Garbage collections that clean up various parts within the heap are often referred to as Minor, Major, and Full garbage collections. But, since the terms Minor, Major, and Full are widely used and without a proper definition, we will go over an explanation of all these types of garbage collection.

Minor Garbage Collection

Garbage collection from Young Generation space is called Minor Garbage Collection. This build type is always triggered when the JVM cannot allocate space for a new object, i.e. when Eden Space fills up. Thus, the higher the selection rate, the more often the Minor Garbage Collection occurs.

Major Garbage Collection

Major Garbage Collection cleans up Tenured (old space). Because the Old Generation is larger, assembly is less frequent than that of the Young Generation. When objects disappear from the Old Generation, we say that a "big garbage collection" has occurred. The Old Generation builder will try to anticipate when it needs to start building to avoid promotion failures from the Young Generation. Builders keep track of the fill threshold for Old Generation and start building when that threshold is exceeded. If this threshold is not enough to meet the requirements of the promotion, the "Full Garbage Collection" is launched.

Full Garbage Collection

The Full Garbage Collection cleans up the whole pile - both young and old spaces. Many people get confused between Major (only OLD generation) and Full GC (Young + OLD (Heap)). The Full Garbage Collection includes the advancement of all living objects from young to old generation after the assembly and compaction of the old generation. A full garbage collection will be a stop for Stop-the-World. It ensures that no new objects are allocated and no objects become unavailable while the collector is running.

15 Essential Questions About Spring in a Technical Interview

Source: Spring Framework is a general-purpose framework for the Java platform. Its core functionality can be used by any Java application, and there are extensions to build web applications based on Java EE. Here is a list of interview questions and answers related to Spring coding. We hope they will help you prepare for your technical interview in 2021.Coffee break #61.  How garbage collection works in Java (JVM).  15 Essential Questions About Spring in a Technical Interview - 6

1. What is Spring?

Answer: Spring is an open source framework for developing Java applications. The core features of the Spring Framework can be used to develop any Java application, and there are extensions for building web applications based on the Java EE platform. The Spring framework aims to simplify the use of J2EE in development and improve programming practices by including a POJO (Plain Old Java Object) based model.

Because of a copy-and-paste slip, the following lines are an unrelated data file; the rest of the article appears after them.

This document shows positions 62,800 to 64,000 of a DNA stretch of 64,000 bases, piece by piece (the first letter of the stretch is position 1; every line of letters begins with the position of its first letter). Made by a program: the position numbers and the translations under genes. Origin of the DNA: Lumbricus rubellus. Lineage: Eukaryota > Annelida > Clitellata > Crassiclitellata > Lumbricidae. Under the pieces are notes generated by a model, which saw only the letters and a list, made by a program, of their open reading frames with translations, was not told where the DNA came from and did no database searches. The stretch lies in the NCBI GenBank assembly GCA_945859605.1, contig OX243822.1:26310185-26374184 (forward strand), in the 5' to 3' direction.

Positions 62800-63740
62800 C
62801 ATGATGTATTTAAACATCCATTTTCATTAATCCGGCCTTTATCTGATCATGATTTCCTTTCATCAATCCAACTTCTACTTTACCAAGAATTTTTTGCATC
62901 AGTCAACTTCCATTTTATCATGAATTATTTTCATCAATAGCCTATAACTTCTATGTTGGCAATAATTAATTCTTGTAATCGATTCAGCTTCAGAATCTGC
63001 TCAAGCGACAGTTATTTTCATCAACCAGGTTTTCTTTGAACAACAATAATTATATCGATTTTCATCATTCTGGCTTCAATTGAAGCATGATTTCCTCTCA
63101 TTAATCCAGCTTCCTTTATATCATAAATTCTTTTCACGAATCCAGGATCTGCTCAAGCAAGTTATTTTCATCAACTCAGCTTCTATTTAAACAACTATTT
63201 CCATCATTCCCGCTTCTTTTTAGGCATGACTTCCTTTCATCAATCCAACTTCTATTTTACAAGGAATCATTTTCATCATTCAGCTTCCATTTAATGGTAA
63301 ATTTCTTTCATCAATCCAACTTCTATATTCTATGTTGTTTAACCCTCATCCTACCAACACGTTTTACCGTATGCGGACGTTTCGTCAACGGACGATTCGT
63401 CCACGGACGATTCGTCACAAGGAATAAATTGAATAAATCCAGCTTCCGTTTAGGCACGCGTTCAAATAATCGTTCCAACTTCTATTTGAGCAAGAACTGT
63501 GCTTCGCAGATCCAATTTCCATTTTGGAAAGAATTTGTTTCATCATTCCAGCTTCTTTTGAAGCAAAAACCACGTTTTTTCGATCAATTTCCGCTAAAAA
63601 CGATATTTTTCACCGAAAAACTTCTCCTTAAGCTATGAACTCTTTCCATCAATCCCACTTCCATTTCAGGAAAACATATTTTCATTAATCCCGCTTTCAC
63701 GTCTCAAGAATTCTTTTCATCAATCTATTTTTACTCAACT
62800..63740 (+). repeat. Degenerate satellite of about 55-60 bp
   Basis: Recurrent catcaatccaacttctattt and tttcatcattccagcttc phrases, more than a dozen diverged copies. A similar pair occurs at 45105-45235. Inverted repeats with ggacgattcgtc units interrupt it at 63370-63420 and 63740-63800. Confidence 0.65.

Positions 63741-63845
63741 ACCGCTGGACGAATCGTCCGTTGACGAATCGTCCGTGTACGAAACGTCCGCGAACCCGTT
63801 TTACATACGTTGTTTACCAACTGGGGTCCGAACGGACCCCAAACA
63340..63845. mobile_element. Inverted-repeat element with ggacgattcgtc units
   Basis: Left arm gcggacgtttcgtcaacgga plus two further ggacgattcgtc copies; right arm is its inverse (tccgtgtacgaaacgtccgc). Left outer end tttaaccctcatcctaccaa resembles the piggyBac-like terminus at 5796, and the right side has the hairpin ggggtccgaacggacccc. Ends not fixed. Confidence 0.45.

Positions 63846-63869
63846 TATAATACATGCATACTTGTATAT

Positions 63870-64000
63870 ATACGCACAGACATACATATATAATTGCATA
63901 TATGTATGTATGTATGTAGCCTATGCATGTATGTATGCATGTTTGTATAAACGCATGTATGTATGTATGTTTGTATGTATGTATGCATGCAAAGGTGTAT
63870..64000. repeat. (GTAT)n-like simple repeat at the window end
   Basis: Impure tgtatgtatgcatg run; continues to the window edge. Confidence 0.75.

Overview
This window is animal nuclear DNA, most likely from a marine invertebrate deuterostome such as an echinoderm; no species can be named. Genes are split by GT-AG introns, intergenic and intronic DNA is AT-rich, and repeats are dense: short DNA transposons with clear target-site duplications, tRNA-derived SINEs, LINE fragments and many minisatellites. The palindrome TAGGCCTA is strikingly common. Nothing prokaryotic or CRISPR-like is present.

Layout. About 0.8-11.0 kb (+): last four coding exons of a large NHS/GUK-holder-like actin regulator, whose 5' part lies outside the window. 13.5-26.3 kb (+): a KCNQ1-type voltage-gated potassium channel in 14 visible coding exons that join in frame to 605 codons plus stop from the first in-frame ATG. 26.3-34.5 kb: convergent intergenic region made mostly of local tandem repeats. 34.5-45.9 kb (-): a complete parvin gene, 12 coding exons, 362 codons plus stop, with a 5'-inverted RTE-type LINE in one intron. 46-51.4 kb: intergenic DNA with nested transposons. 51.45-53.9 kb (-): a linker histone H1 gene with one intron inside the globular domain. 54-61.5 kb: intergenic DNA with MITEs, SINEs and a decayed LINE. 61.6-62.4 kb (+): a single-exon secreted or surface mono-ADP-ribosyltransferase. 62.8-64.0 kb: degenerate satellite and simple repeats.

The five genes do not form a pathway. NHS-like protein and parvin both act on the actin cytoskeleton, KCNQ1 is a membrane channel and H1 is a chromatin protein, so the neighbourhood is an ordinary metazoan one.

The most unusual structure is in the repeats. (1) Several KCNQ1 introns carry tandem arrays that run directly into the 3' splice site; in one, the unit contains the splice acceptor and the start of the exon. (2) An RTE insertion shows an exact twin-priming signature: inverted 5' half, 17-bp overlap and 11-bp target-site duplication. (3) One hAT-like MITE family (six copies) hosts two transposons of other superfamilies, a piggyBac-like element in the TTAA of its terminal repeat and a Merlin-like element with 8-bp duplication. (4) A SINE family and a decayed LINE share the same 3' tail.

2. What is the default scope of a bean in the Spring framework?

Answer: The default bean scope is Singleton (design pattern).

3. What is bean wiring?

Answer: Bean wiring is the act of creating associations between application components (beans) in a Spring container.

4. What is Spring Security?

Answer: Spring Security is a separate module of the Spring framework that focuses on providing authentication and authorization methods in Java applications. It also fixes most common security vulnerabilities such as CSRF attacks. To use Spring Security in web applications, one can start with a simple annotation: @EnableWebSecurity.

5. What is contained in a bean definition?

Answer: The bean definition contains information called configuration metadata that the container needs to know the following:
  • How to create a bean;
  • Bean lifecycle details;
  • bean dependencies.

6. What is Spring Boot?

Answer: Spring Boot is a project that provides a pre-configured set of frameworks to reduce boilerplate configuration so you can get your Spring application up and running with minimal code.

7. What is a DispatcherServlet and what is it used for?

Answer: DispatcherServlet is an implementation of the Front Controller design pattern that handles all incoming web requests to a Spring MVC application. The Front Controller pattern (Enterprise Application Design Pattern) is a common pattern in web applications whose job it is to take the entire request and route it to various application components for actual processing. In Spring MVC, the DispatcherServlet is used to find the right controller to handle the request. This is done through handler mapping: for example, the @RequestMapping annotation.

8. Is spring-mvc.jar needed on the classpath or is it part of spring-core?